Wednesday, November 11, 2015

Fiction and Nonfiction Pairing #nonficnov

Last week I read On the Way Home, Laura Ingalls Wilder's 1894 diary of  her 650 mile trip with Almanzo (her husband) and Rose (her young daughter) from South Dakota to Mansfield, MO.  If you think a lot about the Laura/Rose collaboration on the "Little House" books (which I do, call me Bonnethead, I don't care) this is a nice specimen of both voices shown to their best advantage without one crowding out the other.

On the Way Home (published in 1962) begins with a "setting" by Rose Wilder Lane:

 Farming has been a bust for Almanzo and Laura. Rose has gone to live with Laura's parents because Laura and Almanzo have been seriously ill with diphtheria. After recovering, they have determined to leave South Dakota and settle in Mansfield, MO, which is being touted as the apple capital of the world. Almanzo is picking up work here and there, and Laura is back making buttonholes for a dollar a day. Finally, they have enough saved for the trip and a down payment on some property. They pack the wagon, say goodbye to the Ingalls family and they're off.

The next section is Laura's diary, in which she wrote a few lines every day. On the whole, it's a no-frills account, sober reporting. Laura makes note of how much hay is going for in each town, as well as the price of an acre. She also gives her sometimes tart impressions of the people they meet and the states they pass through. She didn't care a bit for Nebraska, but loved Kansas. At one point, she says that if she and "Manly" don't like Missouri, they will come back to Kansas.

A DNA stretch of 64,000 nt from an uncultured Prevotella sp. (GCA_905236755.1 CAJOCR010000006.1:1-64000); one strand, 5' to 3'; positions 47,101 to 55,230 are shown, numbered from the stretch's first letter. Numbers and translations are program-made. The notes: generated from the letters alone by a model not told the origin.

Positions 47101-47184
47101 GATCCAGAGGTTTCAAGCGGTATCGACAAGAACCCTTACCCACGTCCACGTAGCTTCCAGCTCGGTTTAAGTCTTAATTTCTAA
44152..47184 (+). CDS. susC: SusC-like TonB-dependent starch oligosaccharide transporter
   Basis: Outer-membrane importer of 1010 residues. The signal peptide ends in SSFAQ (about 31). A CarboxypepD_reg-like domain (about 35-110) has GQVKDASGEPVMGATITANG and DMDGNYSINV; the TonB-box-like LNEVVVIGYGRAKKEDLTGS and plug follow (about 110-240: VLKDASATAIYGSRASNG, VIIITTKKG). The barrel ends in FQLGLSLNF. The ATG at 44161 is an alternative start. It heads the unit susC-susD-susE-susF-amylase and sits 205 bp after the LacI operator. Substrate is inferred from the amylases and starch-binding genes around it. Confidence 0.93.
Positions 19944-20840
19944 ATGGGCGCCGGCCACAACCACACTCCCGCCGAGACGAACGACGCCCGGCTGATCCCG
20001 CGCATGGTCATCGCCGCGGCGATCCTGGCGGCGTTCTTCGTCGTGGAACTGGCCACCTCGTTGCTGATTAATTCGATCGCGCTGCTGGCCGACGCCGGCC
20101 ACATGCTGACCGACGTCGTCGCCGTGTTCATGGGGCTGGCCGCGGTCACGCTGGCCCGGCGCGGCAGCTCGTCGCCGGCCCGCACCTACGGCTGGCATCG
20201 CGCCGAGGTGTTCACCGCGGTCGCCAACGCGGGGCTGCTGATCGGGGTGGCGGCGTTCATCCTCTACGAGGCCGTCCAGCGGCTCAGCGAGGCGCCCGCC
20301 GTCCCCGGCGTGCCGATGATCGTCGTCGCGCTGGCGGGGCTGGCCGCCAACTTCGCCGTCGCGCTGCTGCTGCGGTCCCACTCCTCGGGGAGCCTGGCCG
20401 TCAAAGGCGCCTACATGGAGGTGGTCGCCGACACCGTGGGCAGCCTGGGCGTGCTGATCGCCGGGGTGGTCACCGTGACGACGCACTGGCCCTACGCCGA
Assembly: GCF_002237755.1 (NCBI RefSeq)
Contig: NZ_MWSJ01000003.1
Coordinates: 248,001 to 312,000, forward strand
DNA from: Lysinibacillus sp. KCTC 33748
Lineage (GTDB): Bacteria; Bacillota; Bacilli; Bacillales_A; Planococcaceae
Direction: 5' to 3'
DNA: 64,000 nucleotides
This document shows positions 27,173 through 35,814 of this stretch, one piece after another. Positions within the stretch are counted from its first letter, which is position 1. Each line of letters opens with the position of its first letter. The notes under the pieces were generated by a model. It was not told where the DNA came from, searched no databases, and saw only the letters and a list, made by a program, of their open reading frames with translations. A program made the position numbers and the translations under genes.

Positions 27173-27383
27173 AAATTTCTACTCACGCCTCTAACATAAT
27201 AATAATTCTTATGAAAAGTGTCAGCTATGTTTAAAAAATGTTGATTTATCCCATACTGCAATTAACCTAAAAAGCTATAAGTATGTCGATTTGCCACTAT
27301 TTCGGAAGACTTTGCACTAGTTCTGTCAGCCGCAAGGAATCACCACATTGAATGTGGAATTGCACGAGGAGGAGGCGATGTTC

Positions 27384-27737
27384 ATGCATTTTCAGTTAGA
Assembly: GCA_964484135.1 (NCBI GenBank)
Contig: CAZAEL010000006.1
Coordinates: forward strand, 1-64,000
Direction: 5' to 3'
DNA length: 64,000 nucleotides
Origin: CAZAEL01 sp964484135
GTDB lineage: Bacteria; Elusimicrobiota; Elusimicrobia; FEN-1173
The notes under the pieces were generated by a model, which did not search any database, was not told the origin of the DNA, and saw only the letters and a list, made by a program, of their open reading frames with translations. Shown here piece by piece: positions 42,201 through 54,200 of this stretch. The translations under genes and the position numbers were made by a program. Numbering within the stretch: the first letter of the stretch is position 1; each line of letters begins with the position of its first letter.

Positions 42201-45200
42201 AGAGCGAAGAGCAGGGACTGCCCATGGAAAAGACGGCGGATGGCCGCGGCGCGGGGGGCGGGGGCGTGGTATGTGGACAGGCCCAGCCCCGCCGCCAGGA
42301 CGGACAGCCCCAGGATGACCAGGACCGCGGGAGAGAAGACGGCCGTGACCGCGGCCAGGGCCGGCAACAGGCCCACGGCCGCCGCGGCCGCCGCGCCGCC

For a child, this would be eye-crossingly boring reading, but I've gotten to an age at which I enjoy Laura's plain, unadorned voice here as well as in The First Four Years and Pioneer Girl. This newfound appreciation in no way diminishes my love for the "Little House" series, but some of the pings and flourishes seem intrusive now.

After the Wilders get to Mansfield, Laura's diary ends and Rose's narrative picks up again, which is a good thing because there was some real-life drama which gives the book some needed tension. Rose reins herself in, minimizing the pings and flourishes. She's a wonderful, powerful storyteller.

Little House on Rocky Ridge by Roger Lea MacBride is the fictionalized version of On the Way Home. MacBride was Rose's lifelong friend and the executor of her estate. He did an admirable job of capturing the tone of the original books written by Laura and Rose.

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